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How is Debt Divided in a Divorce?

How is Debt Divided in a Divorce?

When couples are going through a divorce, there are numerous complex issues that must be considered. In addition to the court filings and child custody issues, many couples start to think about the division of assets. This includes investment portfolios, cars, houses, and anything else that might have value. One factor that is often overlooked is the division of debt. It is an unfortunate reality that many couples have a significant amount of debt that can take the form of student loans, mortgage payments, credit card debt, and car payments. These must be divided between the two individuals as well.

The Goal is to Divide Equally

When the court is trying to divide the debt between the two parties, the goal is to divide the debt equally. This is done in the interest of fairness; however, the debt and assets can be used to balance each other. For example, if one spouse receives a greater amount of the assets, the court could assign this individual a greater amount of debt as well. Therefore, the debt might not be divided equally; however, the goal is to divide both the debts and the assets equally when the job is finished. The result being that both parties end up the same bottom line, so they walk away from the marriage with same amount of net assets. One should keep in mind that just because the debt is acquired in one spouse’s name, that does not mean that debt belongs only to that person or is not marital. A debt incurred during the marriage, whether or not it was incurred in both spouse’s names or even if it was not known by the other spouse, is still considered a marital debt so long as the debt was acquired for a marital purpose. An exception to this would be if a debt was incurred as part of an extra marital affair. In that situation, the debt would be assigned solely to the party incurring such a debt and it would not be considered marital.

If the Former Spouse Fails to Pay

Of course, it is possible that the former spouse might refuse to pay the debts that the courts assigned to them. Many people want to know what happens in this situation. Unfortunately, the creditors could decide to ask the other former spouse to pay the bills. While this might sound unfair, it is the right of the creditors to ask the other party to pay. Therefore, the individual could ask the court to try and force the former spouse to uphold their fair share. This is another factor to consider when distributing the parties’ assets and liabilities. It is important to assign the debt to the person who has the debt in his or her name. In that situation, the individual is more likely to pay the debt because not doing so can adversely affect their credit score.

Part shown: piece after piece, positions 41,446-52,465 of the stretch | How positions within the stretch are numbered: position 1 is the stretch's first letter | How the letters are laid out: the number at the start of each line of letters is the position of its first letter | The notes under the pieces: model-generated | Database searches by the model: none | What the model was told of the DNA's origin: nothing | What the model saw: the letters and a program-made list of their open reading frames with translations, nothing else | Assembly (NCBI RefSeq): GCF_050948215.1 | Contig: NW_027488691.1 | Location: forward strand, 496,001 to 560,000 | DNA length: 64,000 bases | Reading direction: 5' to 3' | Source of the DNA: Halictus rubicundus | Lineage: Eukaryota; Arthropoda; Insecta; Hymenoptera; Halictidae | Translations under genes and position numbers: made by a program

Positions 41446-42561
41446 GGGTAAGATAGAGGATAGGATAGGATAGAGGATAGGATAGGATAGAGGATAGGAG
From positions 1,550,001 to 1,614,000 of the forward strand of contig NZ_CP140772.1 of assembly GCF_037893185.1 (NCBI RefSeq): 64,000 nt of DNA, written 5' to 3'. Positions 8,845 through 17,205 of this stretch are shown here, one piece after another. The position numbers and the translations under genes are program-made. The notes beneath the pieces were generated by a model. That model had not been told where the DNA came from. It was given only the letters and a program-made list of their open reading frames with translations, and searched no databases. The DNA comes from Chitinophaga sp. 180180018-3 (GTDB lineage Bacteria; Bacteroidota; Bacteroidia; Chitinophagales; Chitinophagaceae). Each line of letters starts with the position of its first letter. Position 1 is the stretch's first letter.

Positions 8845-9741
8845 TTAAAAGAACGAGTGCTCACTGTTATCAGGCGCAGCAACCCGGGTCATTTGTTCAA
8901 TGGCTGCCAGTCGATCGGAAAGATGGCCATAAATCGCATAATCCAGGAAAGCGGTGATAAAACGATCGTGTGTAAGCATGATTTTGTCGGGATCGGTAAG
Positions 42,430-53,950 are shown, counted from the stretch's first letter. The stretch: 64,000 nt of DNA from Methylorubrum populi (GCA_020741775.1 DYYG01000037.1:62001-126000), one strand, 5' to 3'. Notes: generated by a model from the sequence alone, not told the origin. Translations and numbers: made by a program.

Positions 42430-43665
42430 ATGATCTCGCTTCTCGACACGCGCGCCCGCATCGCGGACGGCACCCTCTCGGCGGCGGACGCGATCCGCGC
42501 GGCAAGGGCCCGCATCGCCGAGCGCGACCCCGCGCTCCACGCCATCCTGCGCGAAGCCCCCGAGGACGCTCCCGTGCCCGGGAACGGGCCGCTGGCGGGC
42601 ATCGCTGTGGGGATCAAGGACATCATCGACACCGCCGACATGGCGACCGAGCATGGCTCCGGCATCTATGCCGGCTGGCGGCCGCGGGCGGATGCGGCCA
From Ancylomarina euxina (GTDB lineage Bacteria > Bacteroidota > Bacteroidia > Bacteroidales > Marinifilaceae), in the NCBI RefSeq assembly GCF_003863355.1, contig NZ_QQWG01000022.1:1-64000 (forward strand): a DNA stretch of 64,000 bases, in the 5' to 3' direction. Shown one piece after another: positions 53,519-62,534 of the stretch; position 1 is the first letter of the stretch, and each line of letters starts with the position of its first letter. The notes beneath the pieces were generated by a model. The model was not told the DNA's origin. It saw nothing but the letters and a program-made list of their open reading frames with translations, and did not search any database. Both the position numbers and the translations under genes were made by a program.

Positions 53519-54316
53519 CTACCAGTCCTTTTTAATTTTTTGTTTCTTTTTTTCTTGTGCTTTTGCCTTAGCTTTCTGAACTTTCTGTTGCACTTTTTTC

Avoid Debt if Possible

Clearly, the situation can get complicated quickly. In order to avoid this situation, people should remember that the right kind of debt is no debt at all. While this is not possible for most people, it is a good idea for anyone going through a divorce to try and pay off as much of their debt as possible together with their spouse before finalizing the divorce agreement. It is important to note that both parties should be equally responsible for paying down that debt. This will make the legal process easier. Furthermore, anyone going through a divorce should make sure to hire an experienced divorce attorney. It can make the divorce process and division of assets, and debt, significantly easier on everyone involved.

** Note: This article is not meant to be taken as any form of legal advice. This is purely informational. For questions please contact your attorney, or schedule an appointment with Vilar Law directly.

Article updated October 5, 2020.

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